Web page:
On Nov. 7, we published the first of two Drink columns about getting back to the basics of wine varieties—or, as they’re commonly called in winespeak, varietals. That is, the specific type of grape or grapes being used to make wine.
As I mentioned, there are some 24,000 different wine grape names used around the world, with only about 150 being commercially important. Of those, a mere half-dozen dominate wine sales worldwide.
The “big six” grape varieties consists of three red wine grapes and three whites. We covered the white varietals in Part 1: Chardonnay, Sauvignon Blanc and Riesling. This week, we’ll get to know the ubiquitous trio of red varietals in the wine world: Cabernet Sauvignon, Merlot and Pinot Noir.
Bottles of wine produced in this country typically carry the dominant grape name on the label. So, when you buy something called Cabernet Sauvignon or Pinot Noir, you know that the wine in the bottle is made primarily of those grapes. In other countries—France, in particular—things are a bit trickier. Cabernet Sauvignon and Merlot are commonly used in France to make red Bordeaux wine, but it’s called Bordeaux, not Merlot or Cabernet Sauvignon. Ditto with Pinot Noir—within France, it’s usually labeled Burgundy or Bourgogne.
Cabernet Sauvignon: This grape is quite versatile and does well in all but very cool climates. Hence, it’s grown in most wine regions of the world, from Chile and France to Australia, South Africa and California. The most common flavors and aromas found in Cabernet Sauvignon are cassis, blackberry and blackcurrant. It tends to be a fairly tannic wine—the stuff in wine that makes your mouth pucker. Cabernet runs the gamut from cheap and modest, with little fruit, to spectacular oak-fermented wines that can improve with age for 15 years or more. There’s probably no single wine varietal that can offer so much satisfaction right along with so much disappointment; it ranges widely in quality.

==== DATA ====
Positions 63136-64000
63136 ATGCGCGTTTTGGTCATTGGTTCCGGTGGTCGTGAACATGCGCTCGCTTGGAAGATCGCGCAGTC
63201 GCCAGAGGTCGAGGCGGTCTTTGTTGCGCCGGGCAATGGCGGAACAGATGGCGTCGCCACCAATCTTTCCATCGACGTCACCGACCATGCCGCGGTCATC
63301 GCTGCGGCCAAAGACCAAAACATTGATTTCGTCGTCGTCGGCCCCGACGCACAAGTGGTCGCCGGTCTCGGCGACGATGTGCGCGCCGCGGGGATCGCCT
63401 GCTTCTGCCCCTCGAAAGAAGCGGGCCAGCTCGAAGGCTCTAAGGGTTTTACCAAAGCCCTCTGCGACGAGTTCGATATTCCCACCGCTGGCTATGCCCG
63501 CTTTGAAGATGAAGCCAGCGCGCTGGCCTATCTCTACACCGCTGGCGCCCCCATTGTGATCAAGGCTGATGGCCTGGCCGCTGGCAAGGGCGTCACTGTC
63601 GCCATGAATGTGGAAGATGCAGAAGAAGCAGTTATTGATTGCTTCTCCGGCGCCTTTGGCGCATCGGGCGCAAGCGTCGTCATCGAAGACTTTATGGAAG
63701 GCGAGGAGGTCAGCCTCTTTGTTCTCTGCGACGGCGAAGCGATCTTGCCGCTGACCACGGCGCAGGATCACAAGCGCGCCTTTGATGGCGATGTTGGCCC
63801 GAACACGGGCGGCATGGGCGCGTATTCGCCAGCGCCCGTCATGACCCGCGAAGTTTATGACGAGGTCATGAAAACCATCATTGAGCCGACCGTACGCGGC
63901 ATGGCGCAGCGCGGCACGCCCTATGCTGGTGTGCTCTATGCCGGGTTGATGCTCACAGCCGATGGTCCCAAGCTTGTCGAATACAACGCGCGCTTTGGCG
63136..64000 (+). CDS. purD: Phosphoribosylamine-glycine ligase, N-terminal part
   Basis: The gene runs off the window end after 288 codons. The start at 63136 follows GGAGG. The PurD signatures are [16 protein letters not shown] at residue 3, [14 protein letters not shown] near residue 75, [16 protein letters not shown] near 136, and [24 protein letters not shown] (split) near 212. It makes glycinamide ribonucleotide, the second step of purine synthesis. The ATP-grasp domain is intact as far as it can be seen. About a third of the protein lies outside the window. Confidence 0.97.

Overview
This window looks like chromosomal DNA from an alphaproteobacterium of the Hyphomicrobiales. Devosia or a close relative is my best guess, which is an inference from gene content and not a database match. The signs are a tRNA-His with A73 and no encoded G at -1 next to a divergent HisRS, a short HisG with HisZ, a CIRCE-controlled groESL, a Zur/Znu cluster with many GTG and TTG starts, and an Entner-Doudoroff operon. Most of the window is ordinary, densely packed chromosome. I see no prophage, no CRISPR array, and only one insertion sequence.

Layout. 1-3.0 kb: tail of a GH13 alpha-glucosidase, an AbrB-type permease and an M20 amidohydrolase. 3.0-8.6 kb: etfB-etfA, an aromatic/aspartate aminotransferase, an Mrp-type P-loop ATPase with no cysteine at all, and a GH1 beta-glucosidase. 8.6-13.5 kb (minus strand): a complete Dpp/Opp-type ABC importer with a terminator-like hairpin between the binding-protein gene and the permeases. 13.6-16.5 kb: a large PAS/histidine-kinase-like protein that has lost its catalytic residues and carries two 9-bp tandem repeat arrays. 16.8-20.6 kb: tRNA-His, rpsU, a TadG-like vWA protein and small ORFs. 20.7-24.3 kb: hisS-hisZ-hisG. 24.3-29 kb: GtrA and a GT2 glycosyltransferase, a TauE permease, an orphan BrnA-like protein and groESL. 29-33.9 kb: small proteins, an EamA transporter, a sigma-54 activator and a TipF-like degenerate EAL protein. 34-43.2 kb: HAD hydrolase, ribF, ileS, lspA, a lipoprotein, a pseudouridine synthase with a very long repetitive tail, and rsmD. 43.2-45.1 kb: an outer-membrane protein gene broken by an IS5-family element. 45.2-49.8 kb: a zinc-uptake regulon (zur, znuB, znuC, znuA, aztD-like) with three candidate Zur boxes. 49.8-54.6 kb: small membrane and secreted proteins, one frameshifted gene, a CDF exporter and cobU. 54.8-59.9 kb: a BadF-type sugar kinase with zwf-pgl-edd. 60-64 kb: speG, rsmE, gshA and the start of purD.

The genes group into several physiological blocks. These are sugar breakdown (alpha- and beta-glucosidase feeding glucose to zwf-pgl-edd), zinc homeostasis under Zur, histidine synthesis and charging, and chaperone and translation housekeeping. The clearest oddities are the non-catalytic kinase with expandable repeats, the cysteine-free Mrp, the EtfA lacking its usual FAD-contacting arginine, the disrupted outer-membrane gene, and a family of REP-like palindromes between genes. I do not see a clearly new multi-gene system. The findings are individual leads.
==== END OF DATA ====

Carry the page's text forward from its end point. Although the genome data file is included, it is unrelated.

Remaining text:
Merlot: If you know anything about wine, you probably know that merlot got a really bad rap in the movie Sideways. Suddenly, Merlot became very uncool, thanks to the wine-snob protagonist’s disdain for the stuff. Fine, that leaves more for me. Merlot tends to be relatively low in alcohol and tannins, but full in body and deeply colored, so what’s not to like? Plum and mocha/chocolate flavors are typical, and Merlot is used as a secondary blending grape (to Cabernet Sauvignon) for making French Bordeaux. Because of its lower tannins, Merlot tends to be more approachable than, say, Cabernet Sauvignon—hence the bum rap it received in Sideways. Lest you think merlot is merely a “training wheels” wine varietal, go pick up a bottle of ChÃ¢teau Petrus, which is made with 95 percent Merlot and 5 percent Cabernet Franc. Just be aware: The current 2009 vintage, which should be really good in a couple decades, will run you about $3,000 per bottle.
Pinot Noir: This is one of the more finicky and challenging red wine grapes to grow. Hence, good Pinot is pricey. The best comes from France in the form of red Burgundy. But there’s also excellent Pinot Noir made in Oregon, California and Washington. Pinot Noir is usually earthy, with flavors of baked cherries and plums. It’s soft and silky—lighter in body and tannins than Cabernet—and a classic partner for mushroom and duck dishes. Blended with Chardonnay, Pinot Noir is also a key component of most Champagne.